CJEU extends Brexit deadline

The Court of Justice of the European Union (CJEU) ruled on Monday 10th December that the UK could unilaterally revoke its Brexit notification under Article 50 TEU.

In its judgment in the Wightman case (C-621/18), the CJEU largely follows the opinion of the Advocate General of 4 December. On one important point, however, the judgment deviates from the opinion.

The Advocate General had taken the view that the UK could only revoke the notification under Article 50 TEU, if the revocation was not abusive.

In its judgment, the European Court of Justice waives the condition that the revocation must not be abusive. It probably does this because otherwise, if a revocation were to occur and this would become the subject of a legal dispute before the CJEU, the CJEU itself would have to decide if the revocation was abusive. This would be a highly sensitive task for the CJEU that it apparently wants to avoid.

However, the ruling of the CJEU also gives the British more time to decide whether they really want to leave the EU. The CJEU has decided that the notification of withdrawal may be revoked as long as the withdrawal agreement has not entered into force (alternative 1) or, if no such agreement has been concluded, as long as the two-year period under Article 50(3) TEU has not expired (alternative 2) or its unanimously agreed extension has not yet expired (alternative 3).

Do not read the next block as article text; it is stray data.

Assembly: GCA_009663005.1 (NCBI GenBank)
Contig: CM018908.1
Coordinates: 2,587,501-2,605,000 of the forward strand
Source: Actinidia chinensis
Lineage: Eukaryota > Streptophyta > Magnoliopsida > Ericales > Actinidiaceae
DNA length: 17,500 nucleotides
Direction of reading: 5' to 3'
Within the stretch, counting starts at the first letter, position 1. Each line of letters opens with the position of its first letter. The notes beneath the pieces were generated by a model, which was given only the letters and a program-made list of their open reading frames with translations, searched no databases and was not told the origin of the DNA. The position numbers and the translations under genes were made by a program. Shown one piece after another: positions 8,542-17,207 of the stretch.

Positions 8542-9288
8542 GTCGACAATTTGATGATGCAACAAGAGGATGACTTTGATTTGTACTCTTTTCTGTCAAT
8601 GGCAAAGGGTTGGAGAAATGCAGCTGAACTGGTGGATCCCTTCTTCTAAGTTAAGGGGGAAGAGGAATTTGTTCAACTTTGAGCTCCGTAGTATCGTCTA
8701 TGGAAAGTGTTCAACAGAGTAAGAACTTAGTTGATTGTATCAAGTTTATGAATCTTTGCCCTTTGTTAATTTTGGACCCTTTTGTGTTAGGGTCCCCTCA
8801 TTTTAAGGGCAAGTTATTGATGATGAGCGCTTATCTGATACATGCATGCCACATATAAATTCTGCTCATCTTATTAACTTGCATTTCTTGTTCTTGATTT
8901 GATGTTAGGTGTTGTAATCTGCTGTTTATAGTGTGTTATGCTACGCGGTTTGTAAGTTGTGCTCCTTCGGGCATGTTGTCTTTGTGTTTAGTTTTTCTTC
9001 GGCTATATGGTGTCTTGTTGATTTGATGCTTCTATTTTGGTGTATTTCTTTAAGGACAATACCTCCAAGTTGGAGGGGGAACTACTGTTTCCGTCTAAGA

This means that the UK could reject the draft withdrawal agreement and would have time until the end of March 2019 to revoke its notification of withdrawal or agree beforehand with the European Council to extend the two-year period and then revoke its notification during this extension.

The British must decide what they want. The CJEU has given them time to do so.